I didn’t post yesterday because I was pretty wrecked. My bride described me as spacey – not referring to Kevin Spacey, in case you wondered – more of the speaking in three word sentence with long pauses in between kind of spacey.
At the start I was nervous with pre-event jitters, and my legs felt like frozen lumps of man flesh as we rolled out on the way to Loveland pass. The first 28 miles was all climbing with no breaks for recovery, gaining 4400 feet in that distance. What’s a guy to do? KEEP PEDALING. It works every time.
I arrived at the summit [11,990′] having eaten enough gluten free non GMO enduro snacky things to fuel a steady cadence through the two ramps that hit 9%. My coach warned me to expect a 20% drop in power output above 10, 500 feet.
He was right.
But the 40 mph descent afterward was my just reward for all this effort. Rolling at the speed limit we were able to move out into the traffic lane and use the whole road surface to set up for the hairpin turns. Wowie, Zowie, Yupi, Woot, Woo Hoo.
One picture was all I thought to get. It was that kind of day. I spent the afternoon and evening working my recovery routine, whining and getting a lot of sleep: hoping for a more pleasant day to follow.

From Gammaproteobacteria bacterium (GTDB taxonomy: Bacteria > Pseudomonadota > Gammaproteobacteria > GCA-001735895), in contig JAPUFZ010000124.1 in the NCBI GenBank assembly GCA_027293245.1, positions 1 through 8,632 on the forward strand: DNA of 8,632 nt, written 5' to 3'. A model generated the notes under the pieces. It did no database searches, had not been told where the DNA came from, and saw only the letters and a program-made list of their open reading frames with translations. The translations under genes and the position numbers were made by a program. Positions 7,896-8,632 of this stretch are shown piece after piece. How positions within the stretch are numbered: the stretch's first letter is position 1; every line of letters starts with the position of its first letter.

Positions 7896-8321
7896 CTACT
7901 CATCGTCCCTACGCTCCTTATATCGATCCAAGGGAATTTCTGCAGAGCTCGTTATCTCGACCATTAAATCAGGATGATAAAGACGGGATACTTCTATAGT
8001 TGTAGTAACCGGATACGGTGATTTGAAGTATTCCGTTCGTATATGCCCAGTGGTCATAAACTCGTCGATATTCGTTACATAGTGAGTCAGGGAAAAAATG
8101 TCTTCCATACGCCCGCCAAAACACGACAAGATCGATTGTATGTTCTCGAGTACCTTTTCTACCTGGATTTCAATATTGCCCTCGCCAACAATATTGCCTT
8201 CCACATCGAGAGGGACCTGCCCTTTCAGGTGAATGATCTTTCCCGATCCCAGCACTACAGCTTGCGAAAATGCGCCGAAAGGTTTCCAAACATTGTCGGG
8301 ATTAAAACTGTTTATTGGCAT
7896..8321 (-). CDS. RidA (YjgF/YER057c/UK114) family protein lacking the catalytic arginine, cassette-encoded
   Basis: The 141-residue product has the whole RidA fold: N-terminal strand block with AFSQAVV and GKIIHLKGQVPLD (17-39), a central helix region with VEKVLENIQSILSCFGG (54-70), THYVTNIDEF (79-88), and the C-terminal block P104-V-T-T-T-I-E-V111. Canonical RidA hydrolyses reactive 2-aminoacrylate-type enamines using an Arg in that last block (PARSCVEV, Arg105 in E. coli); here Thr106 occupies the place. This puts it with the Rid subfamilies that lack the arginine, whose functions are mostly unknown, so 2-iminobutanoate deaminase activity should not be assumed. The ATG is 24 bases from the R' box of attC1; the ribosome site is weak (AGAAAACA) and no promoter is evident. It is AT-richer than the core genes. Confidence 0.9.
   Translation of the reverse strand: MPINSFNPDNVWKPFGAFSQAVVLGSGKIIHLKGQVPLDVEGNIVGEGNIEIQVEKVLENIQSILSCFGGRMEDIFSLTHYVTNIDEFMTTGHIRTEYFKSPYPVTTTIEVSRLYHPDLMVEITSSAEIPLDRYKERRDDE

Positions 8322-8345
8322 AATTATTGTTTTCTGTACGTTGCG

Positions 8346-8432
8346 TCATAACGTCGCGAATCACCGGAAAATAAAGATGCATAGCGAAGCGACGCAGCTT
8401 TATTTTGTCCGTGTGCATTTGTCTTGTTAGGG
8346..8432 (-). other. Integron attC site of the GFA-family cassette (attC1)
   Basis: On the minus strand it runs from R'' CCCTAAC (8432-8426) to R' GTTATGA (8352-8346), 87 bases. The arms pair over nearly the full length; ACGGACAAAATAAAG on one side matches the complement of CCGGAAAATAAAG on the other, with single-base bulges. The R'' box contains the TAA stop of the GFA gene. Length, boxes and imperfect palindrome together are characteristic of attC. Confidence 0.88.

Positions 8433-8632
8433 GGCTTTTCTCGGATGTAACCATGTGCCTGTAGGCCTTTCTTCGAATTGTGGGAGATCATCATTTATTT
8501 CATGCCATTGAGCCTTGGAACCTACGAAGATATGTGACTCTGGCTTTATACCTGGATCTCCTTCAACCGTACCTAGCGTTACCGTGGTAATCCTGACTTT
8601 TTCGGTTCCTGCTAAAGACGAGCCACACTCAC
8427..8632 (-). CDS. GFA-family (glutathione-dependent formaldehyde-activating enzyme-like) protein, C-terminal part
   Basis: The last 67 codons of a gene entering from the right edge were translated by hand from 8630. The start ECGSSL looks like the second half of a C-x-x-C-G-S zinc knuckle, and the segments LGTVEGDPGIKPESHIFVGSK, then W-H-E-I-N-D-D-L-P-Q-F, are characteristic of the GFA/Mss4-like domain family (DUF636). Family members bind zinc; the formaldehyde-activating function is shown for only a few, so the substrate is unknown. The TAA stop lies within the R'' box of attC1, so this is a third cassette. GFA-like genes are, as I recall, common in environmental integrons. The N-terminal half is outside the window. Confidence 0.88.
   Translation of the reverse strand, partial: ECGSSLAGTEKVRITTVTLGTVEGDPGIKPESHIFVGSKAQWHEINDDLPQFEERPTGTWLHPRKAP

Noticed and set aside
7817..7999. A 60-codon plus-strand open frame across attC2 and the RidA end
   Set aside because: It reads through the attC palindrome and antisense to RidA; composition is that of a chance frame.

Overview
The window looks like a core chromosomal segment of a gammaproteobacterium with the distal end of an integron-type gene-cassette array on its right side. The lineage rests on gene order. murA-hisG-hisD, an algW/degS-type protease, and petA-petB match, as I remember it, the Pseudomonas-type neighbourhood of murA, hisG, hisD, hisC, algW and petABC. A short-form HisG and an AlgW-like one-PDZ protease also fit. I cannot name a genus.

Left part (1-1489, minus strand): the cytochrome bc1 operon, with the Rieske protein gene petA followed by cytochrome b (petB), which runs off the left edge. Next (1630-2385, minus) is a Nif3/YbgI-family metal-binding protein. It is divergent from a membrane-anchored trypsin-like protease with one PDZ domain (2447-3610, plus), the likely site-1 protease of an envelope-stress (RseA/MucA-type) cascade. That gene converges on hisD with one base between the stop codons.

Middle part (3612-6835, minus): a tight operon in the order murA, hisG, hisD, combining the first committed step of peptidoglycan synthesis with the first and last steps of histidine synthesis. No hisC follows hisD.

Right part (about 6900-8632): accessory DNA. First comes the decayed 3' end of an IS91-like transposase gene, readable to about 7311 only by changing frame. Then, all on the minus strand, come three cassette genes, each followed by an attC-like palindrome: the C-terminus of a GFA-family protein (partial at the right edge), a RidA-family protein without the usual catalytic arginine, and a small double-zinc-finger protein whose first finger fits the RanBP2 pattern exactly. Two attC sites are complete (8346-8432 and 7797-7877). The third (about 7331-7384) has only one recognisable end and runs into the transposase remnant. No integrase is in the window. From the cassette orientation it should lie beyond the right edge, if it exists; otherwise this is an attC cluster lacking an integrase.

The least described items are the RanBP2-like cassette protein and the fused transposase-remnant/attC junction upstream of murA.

45 miles, 5802 elevation gained.
The more pleasant day came to pass.
We did nearly 70 miles over Fremont, Tennessee and Engineer passes. The descents were stupendous, albeit a little sporty due to a grabby, constantly shifting wind. At times like this, grab the top tube of your bike between your knees and hold firmly.
The rhythm was back, and I was climbing with a hint of aggression, but I still had a nagging tightness in my legs. At rest stop three it came to me that I should try a bit of stretching. Which I did. It’s always the little things that hold the key that opens the door. Yep, it was a really, really good stretch, and a really, really good last 20 miles. Down in the thick air around 7500 feet, I hummed along at 21-24 mph.
I got the kind of day I needed to carry on tomorrow.
68 miles, 4395 feet ascended.